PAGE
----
The greatest mystery of life is how a single fertilized egg develops into a fully functioning, sometimes conscious multicellular organism. Embryogenesis Explained offers a new theory of how embryos build themselves, and combines simple physics with the most recent biochemical and genetic breakthroughs, based on the authors' prediction and then discovery of differentiation waves. They explain their ideas in a form accessible to the lay person and a broad spectrum of scientists and engineers. The diverse subjects of development, genetics and evolution, and their physics, are brought together to explain this major, previously unanswered scientific question of our time.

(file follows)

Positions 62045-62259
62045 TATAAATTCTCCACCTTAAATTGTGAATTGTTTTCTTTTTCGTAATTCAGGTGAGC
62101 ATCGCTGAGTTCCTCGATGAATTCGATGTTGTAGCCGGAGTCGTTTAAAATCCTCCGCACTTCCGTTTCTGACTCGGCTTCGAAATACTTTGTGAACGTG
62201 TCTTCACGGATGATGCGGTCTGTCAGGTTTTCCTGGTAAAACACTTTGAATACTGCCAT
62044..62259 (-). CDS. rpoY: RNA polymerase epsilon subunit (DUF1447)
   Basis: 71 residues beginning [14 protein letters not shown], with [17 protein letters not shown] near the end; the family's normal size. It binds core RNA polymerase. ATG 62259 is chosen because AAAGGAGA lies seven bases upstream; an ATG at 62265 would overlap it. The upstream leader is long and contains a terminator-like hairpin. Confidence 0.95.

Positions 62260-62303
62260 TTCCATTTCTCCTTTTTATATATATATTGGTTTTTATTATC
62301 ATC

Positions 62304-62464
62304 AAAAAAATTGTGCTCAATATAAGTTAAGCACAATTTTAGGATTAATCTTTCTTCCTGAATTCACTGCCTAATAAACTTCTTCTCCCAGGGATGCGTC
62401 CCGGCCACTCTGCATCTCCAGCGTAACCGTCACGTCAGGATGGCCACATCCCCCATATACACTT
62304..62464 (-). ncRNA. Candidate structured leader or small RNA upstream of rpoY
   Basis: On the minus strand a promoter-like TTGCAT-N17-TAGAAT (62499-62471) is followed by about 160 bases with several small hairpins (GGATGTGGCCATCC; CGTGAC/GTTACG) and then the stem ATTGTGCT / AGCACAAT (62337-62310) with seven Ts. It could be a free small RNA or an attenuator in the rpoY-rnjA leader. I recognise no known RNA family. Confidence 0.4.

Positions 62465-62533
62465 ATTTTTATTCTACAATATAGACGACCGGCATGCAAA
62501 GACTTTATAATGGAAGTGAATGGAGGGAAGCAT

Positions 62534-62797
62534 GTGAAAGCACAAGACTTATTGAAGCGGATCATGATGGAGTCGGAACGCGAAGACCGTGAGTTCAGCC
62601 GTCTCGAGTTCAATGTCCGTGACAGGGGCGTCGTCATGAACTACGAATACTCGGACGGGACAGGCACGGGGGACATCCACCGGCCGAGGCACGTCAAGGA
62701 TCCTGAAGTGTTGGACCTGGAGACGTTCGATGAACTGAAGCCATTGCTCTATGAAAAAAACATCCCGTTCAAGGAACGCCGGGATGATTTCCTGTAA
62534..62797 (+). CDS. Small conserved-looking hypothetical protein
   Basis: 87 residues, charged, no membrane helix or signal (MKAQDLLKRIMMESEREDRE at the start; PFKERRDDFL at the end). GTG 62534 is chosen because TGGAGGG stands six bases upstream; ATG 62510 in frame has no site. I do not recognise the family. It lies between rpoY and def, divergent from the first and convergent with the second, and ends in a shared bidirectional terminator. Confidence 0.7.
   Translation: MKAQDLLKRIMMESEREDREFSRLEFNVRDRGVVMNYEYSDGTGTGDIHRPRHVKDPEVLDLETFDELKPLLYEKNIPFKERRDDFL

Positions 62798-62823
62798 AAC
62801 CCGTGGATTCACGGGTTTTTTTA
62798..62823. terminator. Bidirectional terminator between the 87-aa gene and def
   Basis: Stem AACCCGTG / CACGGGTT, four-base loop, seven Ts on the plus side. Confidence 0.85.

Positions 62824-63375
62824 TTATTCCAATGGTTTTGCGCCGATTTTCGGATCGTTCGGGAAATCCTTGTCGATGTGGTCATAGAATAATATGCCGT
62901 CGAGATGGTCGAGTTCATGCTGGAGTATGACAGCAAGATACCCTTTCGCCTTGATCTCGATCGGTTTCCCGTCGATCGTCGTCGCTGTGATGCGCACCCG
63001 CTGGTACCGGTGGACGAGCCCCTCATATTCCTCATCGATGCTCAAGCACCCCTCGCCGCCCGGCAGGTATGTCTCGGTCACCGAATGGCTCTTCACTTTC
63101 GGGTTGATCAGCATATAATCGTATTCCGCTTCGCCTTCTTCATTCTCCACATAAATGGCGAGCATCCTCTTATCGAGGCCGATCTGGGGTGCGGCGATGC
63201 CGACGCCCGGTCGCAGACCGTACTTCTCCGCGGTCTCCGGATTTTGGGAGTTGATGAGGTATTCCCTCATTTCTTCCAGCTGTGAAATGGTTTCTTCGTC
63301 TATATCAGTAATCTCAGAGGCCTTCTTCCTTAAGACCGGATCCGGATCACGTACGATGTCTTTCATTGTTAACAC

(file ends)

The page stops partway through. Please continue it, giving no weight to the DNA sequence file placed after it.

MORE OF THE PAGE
As a follow up on The Hierarchical Genome, this book is a shorter but conceptually expanded work for the reader who is interested in science. It is useful as a starting point for the curious layman or the scientist or professional encountering the problem of embryogenesis without the formal biology background. There is also material useful for the seasoned biologist caught up in the new rush of information about the role of mechanics in developmental biology and cellular level mechanics in medicine.